Kwantlen program wins award for outstanding international education

Thu, Jun 26, 2014

Metro Vancouver, B.C. – Dr. Wendy Royal’s vision was to create an equity-oriented approach to international education that benefitted ESL, international and Canadian students.

For decades – as a human rights activist in her native South Africa, a student at the University of British Columbia, a doctoral researcher in B.C. and an instructor at Kwantlen Polytechnic University (KPU) – Dr. Royal has poured effort into championing the inseparability of social justice and international education in post-secondary learning.

Her work and research culminated in an initiative she founded in 2010 at KPU. Noticing the isolation of international and ESL students from local Canadian students – themselves often unaware of the rich culture, knowledge and experience international and ESL students contribute to the university – Dr. Royal established The Philosopher’s Teahouse. Unparalleled in B.C. ESL and international education, Dr. Royal’s Teahouse has created a space where students convene in small interdisciplinary and multicultural groups in a relaxed atmosphere, over good food. 

Each group is facilitated by a student leader who encourages students to socialize, listen to a keynote speaker and discuss the theme and guided questions, drawing from materials previously explored in their respective classes. Students exchange ideas, learn from each other’s cultural and academic perspectives, and identify ways to effect positive change on campus.  

On Tuesday, Dr. Royal’s program was recognized with a BC Council for International Education (BCCIE) Award for Outstanding Program in International Education.

“I’m thrilled and honoured to receive this award. Staging a Teahouse takes a tremendous amount of hard work and is not possible without the collaboration and support of my colleagues, as well as the enthusiastic participation of the students. This award is for all of us. To be recognized by BCCIE is very encouraging and validates what we are trying to achieve in building an inclusive, respectful and critically engaged community at KPU,” said Dr. Royal.

Along with KPU sociology instructors Dr. Fiona Whittington-Walsh and Dr. Amir Mirfakhraie, Dr. Royal has implemented a critical approach to English-language teaching that enables students to challenge inequalities collaboratively. By creating a place where students can discuss among equals controversial and topical issues, students learn new multicultural perspectives and, in the process, provoke change in themselves. One of the most important aspects of the events has been to encourage students to identify specific actions and strategies for creating positive change on campus and in their communities.

To date, The Philosopher’s Teahouse has motivated many international and Canadian students to critically examine and discuss social issues that transcend borders. An ambitious project, Dr. Royal has successfully engaged international perspectives in Canadian classrooms, and sent local cultural understanding and context abroad as international students complete their courses here.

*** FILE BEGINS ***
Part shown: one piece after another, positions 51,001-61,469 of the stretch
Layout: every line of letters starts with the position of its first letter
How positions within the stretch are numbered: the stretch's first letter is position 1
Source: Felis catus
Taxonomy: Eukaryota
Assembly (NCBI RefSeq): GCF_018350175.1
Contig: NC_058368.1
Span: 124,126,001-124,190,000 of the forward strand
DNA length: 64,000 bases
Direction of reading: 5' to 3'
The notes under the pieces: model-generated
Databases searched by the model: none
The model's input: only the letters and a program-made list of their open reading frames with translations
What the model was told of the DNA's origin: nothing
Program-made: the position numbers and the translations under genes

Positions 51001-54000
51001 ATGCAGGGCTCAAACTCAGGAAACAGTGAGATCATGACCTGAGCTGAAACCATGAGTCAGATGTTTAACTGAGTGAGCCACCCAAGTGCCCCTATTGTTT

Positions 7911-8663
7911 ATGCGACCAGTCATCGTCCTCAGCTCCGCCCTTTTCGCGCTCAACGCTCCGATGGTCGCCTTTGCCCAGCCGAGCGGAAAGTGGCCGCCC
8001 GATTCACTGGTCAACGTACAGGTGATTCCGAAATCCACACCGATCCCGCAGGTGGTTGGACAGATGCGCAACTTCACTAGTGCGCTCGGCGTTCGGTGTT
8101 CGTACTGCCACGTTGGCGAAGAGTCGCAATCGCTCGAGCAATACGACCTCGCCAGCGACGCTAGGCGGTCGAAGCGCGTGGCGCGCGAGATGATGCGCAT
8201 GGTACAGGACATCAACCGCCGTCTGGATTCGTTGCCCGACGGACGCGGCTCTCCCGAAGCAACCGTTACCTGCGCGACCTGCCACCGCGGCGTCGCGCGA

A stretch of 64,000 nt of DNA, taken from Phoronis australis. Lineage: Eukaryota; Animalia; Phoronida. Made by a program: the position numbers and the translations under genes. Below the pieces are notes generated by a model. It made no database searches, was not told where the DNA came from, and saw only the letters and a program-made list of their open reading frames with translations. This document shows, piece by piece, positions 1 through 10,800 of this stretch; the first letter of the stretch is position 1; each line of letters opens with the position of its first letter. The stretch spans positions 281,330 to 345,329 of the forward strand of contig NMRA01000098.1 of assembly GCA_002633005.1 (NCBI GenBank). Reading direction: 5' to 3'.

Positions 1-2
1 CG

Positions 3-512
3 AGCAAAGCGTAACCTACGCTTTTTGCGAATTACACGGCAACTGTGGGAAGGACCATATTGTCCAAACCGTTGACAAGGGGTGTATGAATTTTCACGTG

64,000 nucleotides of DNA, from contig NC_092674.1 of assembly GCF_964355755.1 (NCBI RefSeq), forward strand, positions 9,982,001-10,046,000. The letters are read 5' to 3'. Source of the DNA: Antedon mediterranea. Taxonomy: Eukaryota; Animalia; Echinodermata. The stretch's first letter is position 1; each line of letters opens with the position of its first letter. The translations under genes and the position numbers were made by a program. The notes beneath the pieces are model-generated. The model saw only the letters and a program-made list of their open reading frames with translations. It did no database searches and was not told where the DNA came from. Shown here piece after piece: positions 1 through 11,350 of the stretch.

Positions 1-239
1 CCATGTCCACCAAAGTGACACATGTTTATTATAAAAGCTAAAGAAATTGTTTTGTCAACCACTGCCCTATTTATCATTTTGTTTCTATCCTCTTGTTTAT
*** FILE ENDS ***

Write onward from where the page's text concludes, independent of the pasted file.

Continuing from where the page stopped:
Local Canadian and international students have enthusiastically endorsed the Teahouse for its transformative potential, and because it creates opportunities to share opinions and listen to others. Offering a unique perspective on ethnic and religious diversity when discussing conflict, a Russian student explains: “Everyone from my group was from different countries and religions. That’s why we understood the problem more.”

Faculty members have also praised the project, noting that it is in such a forum that ideas are challenged, critiqued and transformed. Dr. Jo-Anne Dillabough, David Lam Chair in Multicultural Education at UBC, nominated The Philosopher's Teahouse for the BCCIE award. She explains that while many educational institutions claim to engage with international education on a wide and far-reaching scale, Dr. Royal’s pioneering and ground-breaking work at KPU provides an exemplary model of authentic internationalization of education.

Past themes of the Teahouse have included the racialization of beauty; racism; gender and violence; navigating Canada’s multicultural mosaic, and; awakening the activist within, which featured guest speaker Craig Kielburger, co-founder of Free the Children.

Currently, Dr. Royal is developing an international education conference about human rights issues in South Africa. The event will focus on the work of Nelson Mandela, and feature several speakers from the country who will bring the worldwide issue of international education as a human right to Vancouver.

The BC Council for International Education award program recognizes professionalism, dedication and efforts of an exemplary group of experts and practitioners in international educational efforts within the province. 

Learn more about KPU’s Philosopher’s Teahouse here.

Kwantlen Polytechnic University has been serving the Metro Vancouver region since 1981, and has opened doors to success for more than 250,000 people. Four campuses—Richmond, Surrey, Cloverdale and Langley—offer a comprehensive range of sought-after programs, including business, liberal arts, science, design, health, trades and technology, horticulture, and academic and career advancement. Over 19,000 students annually have a choice from over 124 programs, including bachelor’s degrees, associate degrees, diplomas, certificates citations and apprenticeships. Learn more at


Caption: (From left) Dr. Randall Martin, executive director of the BCCIE with Dr. Wendy Royal, and Prof. Robert Buttery, head of international relations with the University of Applied Science & Arts Northwestern Switzerland, last year’s recipient of the Outstanding Program award.

Media contact:
Hayley Woodin
Media Specialist, KPU
t: 604.599.2883
c: 604.364.1288

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